More bottled water and small amount of water soluble oil, more spinning, orient to drain and set blower to one outlet, opposite outlet lower, ran all day. Worked well for light corrosion but I'll bet more spinning would work on heavy corrosion before sealing inside, leave out water soluble oil step.
Oh yeah, for you greenies, formed basin under, lined w/ plastic to catch water/oil, let basin evaporate under rain tarp, (rain every day), rolled up plastic and hauled away.
Left 3 spare fuel filter paks, 2 more than spec of one. A check years later, still running on original. Radio monitoring to a distant, very tall, skinny building with slanted windows all the way around the top.
Never put salt water a new fuel tank Bob
My company mainly deals with Quincy compressors, along with other lines. To stay in laymens terms, there will pretty much always be water accumulating inside of the air receiver because of the humidity of the air being compressed along with the air itself. These tanks are considered "wet tanks", and are setup underneath and inline with the compressor before an air dryer. If you drained the tank and found water, did you notice any runt colored water come from the inside of the tank? An 80 to 120 gallon tank would only run you a few hundred dollars, so if you are really worried, and if you do find rust colored water from inside the tank, i would recommend replaceing the receiver, which is not as big of a job as you would expect. You can find your local quincy distributor at www.quincycompressor.com, or just go to any tank manufacturer and give them the specs for the tank. I agree with the other guys, an internally rusted tank can be VERY dangerous, because you cannot see the damage until it actually bursts through. Hope this helps. Good luck.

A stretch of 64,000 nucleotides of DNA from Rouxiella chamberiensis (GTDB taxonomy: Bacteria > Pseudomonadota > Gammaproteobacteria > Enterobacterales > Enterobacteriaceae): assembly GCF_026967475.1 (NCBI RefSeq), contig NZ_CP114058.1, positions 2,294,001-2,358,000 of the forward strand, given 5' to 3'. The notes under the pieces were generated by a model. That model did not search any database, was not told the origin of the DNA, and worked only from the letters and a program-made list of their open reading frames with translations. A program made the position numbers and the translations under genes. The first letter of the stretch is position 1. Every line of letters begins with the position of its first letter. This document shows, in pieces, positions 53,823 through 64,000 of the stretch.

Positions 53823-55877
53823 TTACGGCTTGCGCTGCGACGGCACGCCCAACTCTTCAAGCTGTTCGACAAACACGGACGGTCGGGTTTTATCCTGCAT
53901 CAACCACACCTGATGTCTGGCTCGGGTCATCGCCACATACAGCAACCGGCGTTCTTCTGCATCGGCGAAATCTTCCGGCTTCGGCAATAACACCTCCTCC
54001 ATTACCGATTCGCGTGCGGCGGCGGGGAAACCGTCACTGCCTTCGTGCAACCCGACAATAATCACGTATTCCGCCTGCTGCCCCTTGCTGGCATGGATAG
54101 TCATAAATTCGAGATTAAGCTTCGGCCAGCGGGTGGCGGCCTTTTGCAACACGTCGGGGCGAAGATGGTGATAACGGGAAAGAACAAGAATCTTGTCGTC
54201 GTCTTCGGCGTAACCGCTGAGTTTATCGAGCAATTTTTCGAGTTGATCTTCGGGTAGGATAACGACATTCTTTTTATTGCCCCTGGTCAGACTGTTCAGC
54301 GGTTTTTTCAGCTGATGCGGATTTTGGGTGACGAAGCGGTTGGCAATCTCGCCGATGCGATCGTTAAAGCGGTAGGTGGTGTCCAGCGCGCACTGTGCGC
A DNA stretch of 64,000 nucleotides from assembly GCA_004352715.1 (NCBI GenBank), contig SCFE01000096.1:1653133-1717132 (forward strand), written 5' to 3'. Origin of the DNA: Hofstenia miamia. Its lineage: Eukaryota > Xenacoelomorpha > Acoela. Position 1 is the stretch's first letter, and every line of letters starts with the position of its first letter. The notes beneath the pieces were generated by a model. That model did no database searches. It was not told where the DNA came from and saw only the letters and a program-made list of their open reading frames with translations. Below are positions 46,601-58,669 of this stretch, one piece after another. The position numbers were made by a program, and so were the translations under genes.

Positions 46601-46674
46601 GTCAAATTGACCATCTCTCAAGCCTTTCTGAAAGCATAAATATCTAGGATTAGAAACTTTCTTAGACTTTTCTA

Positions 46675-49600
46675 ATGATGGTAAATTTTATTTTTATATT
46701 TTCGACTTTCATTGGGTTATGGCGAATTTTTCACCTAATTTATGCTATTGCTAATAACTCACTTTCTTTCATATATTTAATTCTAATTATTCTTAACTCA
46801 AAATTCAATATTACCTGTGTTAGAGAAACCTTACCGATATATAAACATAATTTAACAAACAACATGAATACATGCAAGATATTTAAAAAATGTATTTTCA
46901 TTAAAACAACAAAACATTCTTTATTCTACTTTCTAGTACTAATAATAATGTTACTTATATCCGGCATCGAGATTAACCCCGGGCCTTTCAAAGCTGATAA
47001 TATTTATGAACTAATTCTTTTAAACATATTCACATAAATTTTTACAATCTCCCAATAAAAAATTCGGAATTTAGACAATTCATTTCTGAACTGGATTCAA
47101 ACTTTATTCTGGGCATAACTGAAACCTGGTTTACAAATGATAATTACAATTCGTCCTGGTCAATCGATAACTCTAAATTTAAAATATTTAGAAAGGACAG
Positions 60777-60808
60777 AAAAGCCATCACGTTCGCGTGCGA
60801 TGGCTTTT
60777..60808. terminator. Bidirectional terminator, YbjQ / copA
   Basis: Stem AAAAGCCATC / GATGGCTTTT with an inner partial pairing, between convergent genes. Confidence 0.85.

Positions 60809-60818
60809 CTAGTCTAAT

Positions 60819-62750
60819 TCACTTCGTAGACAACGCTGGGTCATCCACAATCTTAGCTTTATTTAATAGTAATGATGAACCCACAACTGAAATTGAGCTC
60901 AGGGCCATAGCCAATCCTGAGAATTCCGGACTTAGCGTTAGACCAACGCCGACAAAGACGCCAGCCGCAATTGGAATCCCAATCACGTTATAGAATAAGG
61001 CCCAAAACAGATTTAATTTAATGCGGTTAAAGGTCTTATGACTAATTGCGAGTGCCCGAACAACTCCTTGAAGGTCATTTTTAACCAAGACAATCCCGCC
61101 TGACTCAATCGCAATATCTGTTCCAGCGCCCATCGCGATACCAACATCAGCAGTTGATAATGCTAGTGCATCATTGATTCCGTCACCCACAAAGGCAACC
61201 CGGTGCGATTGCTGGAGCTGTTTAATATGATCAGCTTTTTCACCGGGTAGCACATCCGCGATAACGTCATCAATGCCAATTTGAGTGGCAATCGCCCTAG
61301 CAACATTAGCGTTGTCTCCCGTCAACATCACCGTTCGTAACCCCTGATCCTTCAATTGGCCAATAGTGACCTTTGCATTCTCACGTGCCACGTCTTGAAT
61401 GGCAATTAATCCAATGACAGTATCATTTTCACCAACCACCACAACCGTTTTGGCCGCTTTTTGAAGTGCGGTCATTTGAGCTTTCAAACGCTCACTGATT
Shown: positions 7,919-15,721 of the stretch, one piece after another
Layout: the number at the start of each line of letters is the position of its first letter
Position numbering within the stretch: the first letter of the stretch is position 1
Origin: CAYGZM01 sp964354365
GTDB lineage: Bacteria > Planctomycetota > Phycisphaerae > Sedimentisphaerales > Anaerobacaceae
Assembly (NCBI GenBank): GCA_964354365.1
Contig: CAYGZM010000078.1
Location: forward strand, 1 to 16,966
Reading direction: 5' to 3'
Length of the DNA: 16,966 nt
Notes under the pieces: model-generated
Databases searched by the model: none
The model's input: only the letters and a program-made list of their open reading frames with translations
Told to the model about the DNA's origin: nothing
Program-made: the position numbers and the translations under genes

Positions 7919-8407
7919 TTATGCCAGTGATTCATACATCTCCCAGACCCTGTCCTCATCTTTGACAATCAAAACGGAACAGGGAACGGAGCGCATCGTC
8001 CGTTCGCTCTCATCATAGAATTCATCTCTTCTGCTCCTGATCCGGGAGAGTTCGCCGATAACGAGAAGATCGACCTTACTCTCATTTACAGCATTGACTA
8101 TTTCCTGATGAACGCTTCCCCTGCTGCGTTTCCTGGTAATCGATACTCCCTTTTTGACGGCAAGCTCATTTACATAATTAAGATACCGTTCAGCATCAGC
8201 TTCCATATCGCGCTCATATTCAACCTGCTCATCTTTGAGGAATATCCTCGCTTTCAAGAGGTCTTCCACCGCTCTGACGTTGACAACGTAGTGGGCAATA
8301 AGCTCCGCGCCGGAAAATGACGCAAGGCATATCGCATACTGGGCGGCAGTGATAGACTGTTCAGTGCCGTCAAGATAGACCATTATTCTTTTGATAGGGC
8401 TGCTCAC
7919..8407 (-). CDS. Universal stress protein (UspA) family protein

See if you can find someone with an Ultrasound tester. Recertifing most old boilers requirers this be done. Most boiler shops have a very basic one now. Also boat surveyer who deal in steel hulls. Federal RR Inspectors require that you do a hydro and and hammer test under pressue locomotive tanks once a year.
I just ordered some parts from the company listed below. My compressor is a Kellogg 325 TV. This is an older unit.
They faxed me a parts diagram and a spec. sheet on the above compressor.
Air Compressor Equipment Inc.
P O Box 3961
6701-B Ward Blvd.
Wilson, NC. 27895
For those interested in oxygen concentration cells: